Slow hand

By JON GARELICK  |  October 21, 2009

Still, says Udden when I hook up with him on the phone to Brooklyn, “Not a single tune started from a jazz influence.” Instead, pieces usually started with Udden writing on guitar. And as for identifying as a jazz musician: “When people ask, I say I’m holding a saxophone, so it’s jazz. But we mostly play folk and rock. It’s tricky: this is what I hear when I write music. If I really wanted audiences that bad, I’d probably just start a Beatles cover band or something like that. The jazz world — I hate to say it, but I’m identifying with it less and less, even though that’s probably the only world that will accept this music.”

But just about all the musicians on the CD come from jazz backgrounds. Nathan Blehar is another NEC grad, in this case one who dropped saxophone and switched to acoustic guitar. He played saxophone on Torch Songs, but here he plays nylon-string acoustic guitar — the “total Leonard Cohen head,” confirms Udden, who played the intro to “Christmas Song.”

Jazz usually values rhythmic and harmonic complexity. On Torch Songs, Udden says he tried to write simple, “half-notey” melodies with tricky harmonies. For Plainville, he tried to write trickier, “eighth-notey” melodies over simpler harmonies. And he turned to verse-chorus pop and folk forms rather than through-composed jazz-like forms. “Curbs,” he says, combines the beat of the Pixies’ “UMass” with a bouncing melody he mimicked from folkie Joanna Newsom’s “Bridges and Balloons.” “I usually don’t tell the band what it is or what I’m trying to do, so it takes on a life of its own.” The other problem, he says, was “deciding what was going to make this interesting and hold together as an instrumental tune without lyrics.”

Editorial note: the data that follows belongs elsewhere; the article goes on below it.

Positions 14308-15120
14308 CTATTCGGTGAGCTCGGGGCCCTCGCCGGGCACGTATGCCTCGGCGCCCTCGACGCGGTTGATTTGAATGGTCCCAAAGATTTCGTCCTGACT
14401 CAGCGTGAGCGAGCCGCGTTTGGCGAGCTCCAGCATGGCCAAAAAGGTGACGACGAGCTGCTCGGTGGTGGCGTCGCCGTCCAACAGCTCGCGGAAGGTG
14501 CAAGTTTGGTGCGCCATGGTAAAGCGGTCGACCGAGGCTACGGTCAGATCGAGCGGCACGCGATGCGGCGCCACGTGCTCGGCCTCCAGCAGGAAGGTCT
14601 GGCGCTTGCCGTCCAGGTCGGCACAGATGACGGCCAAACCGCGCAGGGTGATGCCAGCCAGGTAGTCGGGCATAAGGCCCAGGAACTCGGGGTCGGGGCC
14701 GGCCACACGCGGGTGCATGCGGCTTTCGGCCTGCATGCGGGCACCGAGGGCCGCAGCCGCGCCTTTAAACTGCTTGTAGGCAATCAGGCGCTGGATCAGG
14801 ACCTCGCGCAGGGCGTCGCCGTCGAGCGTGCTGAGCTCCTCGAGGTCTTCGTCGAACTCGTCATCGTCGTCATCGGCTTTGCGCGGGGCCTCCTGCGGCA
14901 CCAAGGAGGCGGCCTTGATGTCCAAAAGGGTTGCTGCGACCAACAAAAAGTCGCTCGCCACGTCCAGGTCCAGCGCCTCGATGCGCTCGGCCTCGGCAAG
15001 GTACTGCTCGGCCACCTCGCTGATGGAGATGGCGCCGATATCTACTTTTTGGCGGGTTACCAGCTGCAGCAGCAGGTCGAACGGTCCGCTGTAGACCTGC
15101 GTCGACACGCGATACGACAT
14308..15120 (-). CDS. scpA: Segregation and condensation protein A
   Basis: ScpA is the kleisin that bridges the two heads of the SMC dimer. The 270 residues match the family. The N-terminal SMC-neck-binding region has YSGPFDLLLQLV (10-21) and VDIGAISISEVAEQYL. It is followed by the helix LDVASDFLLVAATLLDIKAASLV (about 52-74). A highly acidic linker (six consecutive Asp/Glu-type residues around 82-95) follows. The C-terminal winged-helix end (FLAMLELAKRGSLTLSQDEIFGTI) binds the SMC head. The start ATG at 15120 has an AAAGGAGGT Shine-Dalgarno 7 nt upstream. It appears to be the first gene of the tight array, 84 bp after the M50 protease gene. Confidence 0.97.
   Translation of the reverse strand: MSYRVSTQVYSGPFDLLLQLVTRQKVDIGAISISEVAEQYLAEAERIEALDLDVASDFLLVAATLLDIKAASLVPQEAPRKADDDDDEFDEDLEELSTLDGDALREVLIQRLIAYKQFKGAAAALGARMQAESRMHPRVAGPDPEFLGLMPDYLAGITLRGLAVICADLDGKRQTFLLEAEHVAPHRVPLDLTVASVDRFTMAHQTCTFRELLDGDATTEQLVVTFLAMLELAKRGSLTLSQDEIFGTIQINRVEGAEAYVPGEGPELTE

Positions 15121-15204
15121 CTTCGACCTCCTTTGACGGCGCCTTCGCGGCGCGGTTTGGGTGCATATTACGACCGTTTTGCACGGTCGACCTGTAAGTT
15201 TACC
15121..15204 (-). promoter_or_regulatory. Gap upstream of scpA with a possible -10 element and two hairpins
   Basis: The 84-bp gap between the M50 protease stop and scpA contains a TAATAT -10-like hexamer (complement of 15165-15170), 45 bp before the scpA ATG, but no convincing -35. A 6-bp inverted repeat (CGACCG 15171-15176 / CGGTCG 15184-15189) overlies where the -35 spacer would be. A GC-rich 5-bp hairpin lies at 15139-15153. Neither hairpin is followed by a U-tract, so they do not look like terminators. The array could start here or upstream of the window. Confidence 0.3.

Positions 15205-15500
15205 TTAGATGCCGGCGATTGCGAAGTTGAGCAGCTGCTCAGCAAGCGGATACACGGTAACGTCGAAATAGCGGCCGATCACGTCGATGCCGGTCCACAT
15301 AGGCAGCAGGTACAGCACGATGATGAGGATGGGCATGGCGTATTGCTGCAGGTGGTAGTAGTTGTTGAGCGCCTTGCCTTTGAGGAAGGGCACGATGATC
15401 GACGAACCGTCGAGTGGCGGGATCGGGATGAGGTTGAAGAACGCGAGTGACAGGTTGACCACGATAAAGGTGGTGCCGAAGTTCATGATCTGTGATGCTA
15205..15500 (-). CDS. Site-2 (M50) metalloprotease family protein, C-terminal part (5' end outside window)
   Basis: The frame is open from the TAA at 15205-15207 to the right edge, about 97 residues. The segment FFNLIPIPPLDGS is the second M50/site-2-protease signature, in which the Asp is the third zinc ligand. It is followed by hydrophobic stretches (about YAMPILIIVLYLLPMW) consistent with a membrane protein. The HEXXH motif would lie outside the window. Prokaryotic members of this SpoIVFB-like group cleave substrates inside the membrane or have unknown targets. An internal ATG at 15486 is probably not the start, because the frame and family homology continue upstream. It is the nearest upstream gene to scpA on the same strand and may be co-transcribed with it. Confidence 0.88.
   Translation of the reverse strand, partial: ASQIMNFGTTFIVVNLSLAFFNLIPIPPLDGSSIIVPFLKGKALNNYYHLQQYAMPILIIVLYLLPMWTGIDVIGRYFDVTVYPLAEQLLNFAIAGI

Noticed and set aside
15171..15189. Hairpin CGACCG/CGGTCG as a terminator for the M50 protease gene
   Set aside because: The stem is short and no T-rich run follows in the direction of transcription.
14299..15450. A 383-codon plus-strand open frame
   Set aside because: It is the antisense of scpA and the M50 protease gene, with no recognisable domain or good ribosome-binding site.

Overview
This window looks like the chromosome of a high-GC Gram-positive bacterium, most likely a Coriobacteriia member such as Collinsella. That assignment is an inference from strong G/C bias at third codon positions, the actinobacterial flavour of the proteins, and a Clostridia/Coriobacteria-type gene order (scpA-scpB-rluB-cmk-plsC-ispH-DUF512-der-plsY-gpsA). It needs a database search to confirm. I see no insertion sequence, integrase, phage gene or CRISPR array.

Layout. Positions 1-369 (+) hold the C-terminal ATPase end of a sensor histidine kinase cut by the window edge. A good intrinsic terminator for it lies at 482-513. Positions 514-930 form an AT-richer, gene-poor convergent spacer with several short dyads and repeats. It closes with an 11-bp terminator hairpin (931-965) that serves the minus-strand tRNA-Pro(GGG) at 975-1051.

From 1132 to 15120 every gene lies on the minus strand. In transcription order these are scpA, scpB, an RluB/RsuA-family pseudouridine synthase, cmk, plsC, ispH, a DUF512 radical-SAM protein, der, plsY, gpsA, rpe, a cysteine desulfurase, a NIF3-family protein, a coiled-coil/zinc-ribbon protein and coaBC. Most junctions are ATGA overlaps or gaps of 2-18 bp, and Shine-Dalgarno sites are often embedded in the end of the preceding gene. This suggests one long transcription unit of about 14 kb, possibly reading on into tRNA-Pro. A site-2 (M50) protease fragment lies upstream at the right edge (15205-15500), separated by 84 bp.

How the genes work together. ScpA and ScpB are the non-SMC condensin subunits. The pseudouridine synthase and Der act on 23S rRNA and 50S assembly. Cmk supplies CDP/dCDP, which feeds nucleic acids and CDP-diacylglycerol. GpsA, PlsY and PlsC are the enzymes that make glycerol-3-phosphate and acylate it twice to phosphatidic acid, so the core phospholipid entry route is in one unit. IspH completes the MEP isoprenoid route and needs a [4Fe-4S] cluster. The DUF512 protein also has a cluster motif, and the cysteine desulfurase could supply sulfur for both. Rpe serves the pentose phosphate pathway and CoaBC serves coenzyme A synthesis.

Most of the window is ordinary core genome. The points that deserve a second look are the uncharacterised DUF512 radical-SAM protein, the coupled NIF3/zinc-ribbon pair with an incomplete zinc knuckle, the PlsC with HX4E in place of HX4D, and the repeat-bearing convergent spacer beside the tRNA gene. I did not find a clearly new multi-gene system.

As for rhythm, Udden says that drummer RJ Miller “is very much a jazz drummer, but in this group he really approaches it like a rock drummer,” sticking with an assigned role for a given piece. “So many jazz drummers just don’t have that restraint. I didn’t even notice until we mixed ‘Plainville’ that RJ plays brushes on snare the whole tune. He never plays another drum on the whole track.” With less give-and-take between soloist and rhythm section, “you have to get inspiration from someplace else.”

To hear Udden tell it, he became a jazz musician almost by accident. He laughs about being excited when he heard a kid play “The Pink Panther” in third or fourth grade (“I still dig Mancini”), and then when he heard a visiting band with saxophonist David Pope on tenor. “He was wearing these cool suspenders, and he took a solo and was leaning way back, riffing on tenor sax, and it was the coolest thing I ever saw.” Still, Udden was an indifferent player until his sister joined the marching band — “so I joined the marching band.” This was at Wrentham’s King Philip Regional High School, which is known for its music program. Udden was rehearsing three hours a day, four days a week, “and the horn was in my mouth that much time. So I got enough technique to get into the jazz band.” Another turning point came after the band had performed and his father said to him, “It would be a real shame if you didn’t do something with this.”

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